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Asylum Lawyers

Do you fear returning to your home country because you or your loved ones could be harmed? You may qualify under U.S. immigration law for protection from persecution, whether through a grant of asylum, withholding of removal, or protection under the Convention Against Torture (CAT). Our team will work with you to discover how the law may apply to your situation, always sensitive to the emotional cost of revisiting past frightening events in your life. Contact our dedicated Lancaster County asylum lawyers for assistance today.

Asylum Lawyers | Serving Clients in Lancaster County & Throughout PA

Unfortunately, innocent people around the world often find themselves facing hardships and real danger in their native countries. That said, if you can prove you’re at risk of persecution, you may qualify for asylum in the United States. Our team of Lancaster immigration lawyers is dedicated to representing immigrations from all nations, and we’re prepared to effectively represent you as well.

Qualifying for Asylum

To qualify for asylum in the United States, you must demonstrate a well-founded fear of persecution in your home country based on one or more of the following grounds:

  • Race: You are at risk because of your racial identity and the societal acceptance of prejudice against your race in your home country.
  • Religion: You face persecution due to your religious beliefs, practices, or your affiliation with a particular religious group.
  • Nationality: Your nationality, including ethnicity or citizenship, places you at risk of harm or discrimination in your country.
  • Political Opinion: You have been targeted or fear that you will be targeted because of your political opinions or your political activities, including those perceived by your government or other groups.
  • Membership in a Particular Social Group: You belong to a group of people that share a common, immutable characteristic (this can include certain family ties, sexual orientation, gender identity, or other characteristics that are so fundamental to identity or conscience that a person should not be forced to change them).

It’s important to note that the persecution you fear must be serious and can include threats to your life or freedom, torture, constant surveillance, pressure to join a group that you oppose, discrimination to the point of severely affecting your life, and other forms of harm.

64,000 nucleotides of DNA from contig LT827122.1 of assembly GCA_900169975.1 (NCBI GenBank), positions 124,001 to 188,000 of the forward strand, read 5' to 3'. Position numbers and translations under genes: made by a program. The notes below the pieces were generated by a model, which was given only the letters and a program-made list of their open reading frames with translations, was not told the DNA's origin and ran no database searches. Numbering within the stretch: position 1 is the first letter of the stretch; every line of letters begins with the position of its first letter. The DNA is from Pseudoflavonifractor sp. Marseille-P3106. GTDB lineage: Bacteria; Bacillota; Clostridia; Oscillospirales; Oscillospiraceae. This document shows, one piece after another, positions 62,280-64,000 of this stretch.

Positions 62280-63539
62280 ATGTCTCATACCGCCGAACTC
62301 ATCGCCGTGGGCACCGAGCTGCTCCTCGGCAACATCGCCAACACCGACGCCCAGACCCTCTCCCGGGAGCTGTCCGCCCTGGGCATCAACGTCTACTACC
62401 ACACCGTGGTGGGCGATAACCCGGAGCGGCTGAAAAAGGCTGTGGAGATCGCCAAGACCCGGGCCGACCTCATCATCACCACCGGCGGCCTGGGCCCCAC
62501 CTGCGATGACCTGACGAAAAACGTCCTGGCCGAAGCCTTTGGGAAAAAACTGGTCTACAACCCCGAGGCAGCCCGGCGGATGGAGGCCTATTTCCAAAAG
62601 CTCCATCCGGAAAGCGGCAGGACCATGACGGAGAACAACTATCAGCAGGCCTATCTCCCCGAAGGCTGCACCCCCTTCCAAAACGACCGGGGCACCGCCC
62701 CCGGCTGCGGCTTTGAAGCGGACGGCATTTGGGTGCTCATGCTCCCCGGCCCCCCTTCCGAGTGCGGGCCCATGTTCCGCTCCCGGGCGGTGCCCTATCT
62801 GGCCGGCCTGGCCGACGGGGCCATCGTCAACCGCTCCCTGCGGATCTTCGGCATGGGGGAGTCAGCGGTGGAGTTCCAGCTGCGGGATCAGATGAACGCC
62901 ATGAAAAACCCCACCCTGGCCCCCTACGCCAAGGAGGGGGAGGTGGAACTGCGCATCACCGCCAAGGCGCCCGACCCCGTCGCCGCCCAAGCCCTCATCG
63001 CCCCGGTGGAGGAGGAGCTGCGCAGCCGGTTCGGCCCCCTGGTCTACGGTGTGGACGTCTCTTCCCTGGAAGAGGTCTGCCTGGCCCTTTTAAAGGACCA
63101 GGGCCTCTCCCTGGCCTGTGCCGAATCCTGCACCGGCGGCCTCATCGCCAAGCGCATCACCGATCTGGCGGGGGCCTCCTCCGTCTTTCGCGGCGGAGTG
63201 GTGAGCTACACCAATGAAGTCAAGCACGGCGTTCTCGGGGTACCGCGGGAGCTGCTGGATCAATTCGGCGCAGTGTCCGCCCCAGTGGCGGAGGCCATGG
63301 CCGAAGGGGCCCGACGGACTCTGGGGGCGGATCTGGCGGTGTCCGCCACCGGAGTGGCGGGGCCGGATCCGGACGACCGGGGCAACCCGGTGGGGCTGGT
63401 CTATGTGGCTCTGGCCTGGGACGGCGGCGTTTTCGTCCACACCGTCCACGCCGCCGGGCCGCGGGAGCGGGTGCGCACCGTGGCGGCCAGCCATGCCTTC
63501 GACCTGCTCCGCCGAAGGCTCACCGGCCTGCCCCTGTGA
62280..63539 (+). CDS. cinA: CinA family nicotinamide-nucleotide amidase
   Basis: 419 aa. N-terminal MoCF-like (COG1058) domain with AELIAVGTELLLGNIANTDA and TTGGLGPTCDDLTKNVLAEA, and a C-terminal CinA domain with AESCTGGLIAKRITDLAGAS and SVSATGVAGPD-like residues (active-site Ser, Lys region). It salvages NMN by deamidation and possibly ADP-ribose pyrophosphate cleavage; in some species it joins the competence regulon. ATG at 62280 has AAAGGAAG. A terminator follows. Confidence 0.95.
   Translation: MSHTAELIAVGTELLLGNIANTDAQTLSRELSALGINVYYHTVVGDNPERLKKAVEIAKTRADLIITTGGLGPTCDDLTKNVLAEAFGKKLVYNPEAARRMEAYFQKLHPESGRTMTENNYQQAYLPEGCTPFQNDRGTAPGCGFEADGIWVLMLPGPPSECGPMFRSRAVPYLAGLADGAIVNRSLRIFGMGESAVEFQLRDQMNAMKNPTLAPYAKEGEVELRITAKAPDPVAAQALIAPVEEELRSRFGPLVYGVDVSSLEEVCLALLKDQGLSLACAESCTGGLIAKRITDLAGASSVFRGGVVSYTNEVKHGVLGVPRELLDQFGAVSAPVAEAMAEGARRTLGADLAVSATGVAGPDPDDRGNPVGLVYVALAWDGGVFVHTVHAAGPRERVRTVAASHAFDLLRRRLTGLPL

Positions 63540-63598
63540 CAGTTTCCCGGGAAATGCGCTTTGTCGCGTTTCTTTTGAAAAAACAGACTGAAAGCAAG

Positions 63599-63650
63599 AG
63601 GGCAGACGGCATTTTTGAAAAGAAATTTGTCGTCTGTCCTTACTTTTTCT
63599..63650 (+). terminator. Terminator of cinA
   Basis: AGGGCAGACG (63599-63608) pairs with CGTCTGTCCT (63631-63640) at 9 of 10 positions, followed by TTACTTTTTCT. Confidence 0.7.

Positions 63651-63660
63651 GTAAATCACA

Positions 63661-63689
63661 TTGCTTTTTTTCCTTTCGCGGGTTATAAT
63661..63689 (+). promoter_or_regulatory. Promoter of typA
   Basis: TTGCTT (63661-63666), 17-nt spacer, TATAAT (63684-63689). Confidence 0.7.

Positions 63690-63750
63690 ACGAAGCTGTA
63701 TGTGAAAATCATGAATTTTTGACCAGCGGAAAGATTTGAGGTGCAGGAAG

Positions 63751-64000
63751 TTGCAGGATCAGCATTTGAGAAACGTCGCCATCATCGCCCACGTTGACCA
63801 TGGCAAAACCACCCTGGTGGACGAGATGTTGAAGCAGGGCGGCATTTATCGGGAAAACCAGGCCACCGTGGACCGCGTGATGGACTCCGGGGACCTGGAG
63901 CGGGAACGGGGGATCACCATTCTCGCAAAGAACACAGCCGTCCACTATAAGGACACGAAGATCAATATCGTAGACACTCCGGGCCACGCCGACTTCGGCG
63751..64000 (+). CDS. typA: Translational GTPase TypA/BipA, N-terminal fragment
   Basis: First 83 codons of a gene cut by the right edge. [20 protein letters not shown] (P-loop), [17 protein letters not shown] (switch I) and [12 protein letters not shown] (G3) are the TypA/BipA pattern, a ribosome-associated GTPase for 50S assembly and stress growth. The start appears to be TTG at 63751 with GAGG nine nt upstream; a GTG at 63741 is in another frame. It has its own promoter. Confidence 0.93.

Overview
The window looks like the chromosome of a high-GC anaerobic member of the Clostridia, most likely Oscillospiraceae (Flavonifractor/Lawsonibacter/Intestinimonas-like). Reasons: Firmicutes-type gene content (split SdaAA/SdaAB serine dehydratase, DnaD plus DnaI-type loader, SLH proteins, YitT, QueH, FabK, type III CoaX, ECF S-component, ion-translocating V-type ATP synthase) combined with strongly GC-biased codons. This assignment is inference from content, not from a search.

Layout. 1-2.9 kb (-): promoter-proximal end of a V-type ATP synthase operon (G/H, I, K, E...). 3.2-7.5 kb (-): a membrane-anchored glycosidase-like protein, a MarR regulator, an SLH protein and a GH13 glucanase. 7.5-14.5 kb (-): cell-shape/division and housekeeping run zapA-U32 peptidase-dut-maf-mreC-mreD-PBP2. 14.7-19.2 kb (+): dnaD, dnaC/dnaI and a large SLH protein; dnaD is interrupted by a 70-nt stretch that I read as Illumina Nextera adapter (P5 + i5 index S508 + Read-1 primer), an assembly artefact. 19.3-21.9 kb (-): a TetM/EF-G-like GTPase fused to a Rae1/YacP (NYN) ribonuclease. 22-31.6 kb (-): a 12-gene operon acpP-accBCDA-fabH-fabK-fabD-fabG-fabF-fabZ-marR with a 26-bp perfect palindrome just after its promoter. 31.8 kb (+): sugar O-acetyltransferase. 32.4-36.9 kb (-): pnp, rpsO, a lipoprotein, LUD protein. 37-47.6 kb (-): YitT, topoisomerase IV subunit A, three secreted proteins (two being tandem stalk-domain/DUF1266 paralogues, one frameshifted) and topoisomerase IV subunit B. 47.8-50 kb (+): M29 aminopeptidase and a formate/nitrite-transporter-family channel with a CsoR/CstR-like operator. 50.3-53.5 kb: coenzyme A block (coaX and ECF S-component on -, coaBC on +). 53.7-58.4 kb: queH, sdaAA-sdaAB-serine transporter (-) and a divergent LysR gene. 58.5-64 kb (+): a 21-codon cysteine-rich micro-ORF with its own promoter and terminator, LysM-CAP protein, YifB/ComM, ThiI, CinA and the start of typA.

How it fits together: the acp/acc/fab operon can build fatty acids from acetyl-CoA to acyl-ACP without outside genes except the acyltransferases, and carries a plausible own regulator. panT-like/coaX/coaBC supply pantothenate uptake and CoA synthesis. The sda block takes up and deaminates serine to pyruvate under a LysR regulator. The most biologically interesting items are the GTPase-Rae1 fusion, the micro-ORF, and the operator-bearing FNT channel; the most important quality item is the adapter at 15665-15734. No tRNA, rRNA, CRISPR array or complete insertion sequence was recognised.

Applying for Asylum

The asylum application process can be complicated and document-heavy, which is why it’s always best to go through it with a team of competent asylum lawyers in your corner. That said, a brief outline of the asylum application process is as follows:

  • Determine Eligibility: Before applying, ensure that you meet the criteria for asylum based on the grounds listed above.
  • File Form I-589: Within one year of your arrival in the United States, you must file Form I-589, Application for Asylum and for Withholding of Removal, with the U.S. Citizenship and Immigration Services (USCIS). This form can be filed regardless of your current immigration status.
  • Fingerprinting and Background Check: After filing your application, you will receive an appointment for fingerprinting to conduct a security check and ensure you do not have a criminal record that would disqualify you from asylum.
  • Asylum Interview: You will be scheduled for an interview with an asylum officer. During this interview, you will have the opportunity to explain your situation, present evidence, and answer questions about your fear of persecution.
  • Decision: The decision on your asylum application can vary in time, depending on the complexity of your case and the backlog of cases at USCIS. If your application is approved, you will be granted asylum and can eventually apply for permanent residency (a green card) and citizenship. If denied, you may appeal the decision or seek other forms of protection.

Contact Our Pennsylvania Asylum Lawyers Today

Contact our asylum lawyers today for a free consultation to determine whether applying for asylum or similar protection is right for you. Please note that U.S. immigration law requires an asylum application to be submitted within one year of entering the country, unless there are exceptional circumstances preventing you from doing so. But even if you are past this deadline, don’t hesitate to explore this option today if you fear persecution on account of your race, nationality, religion, political opinion, or because you belong to a group of people that are targeted for harm in your country.

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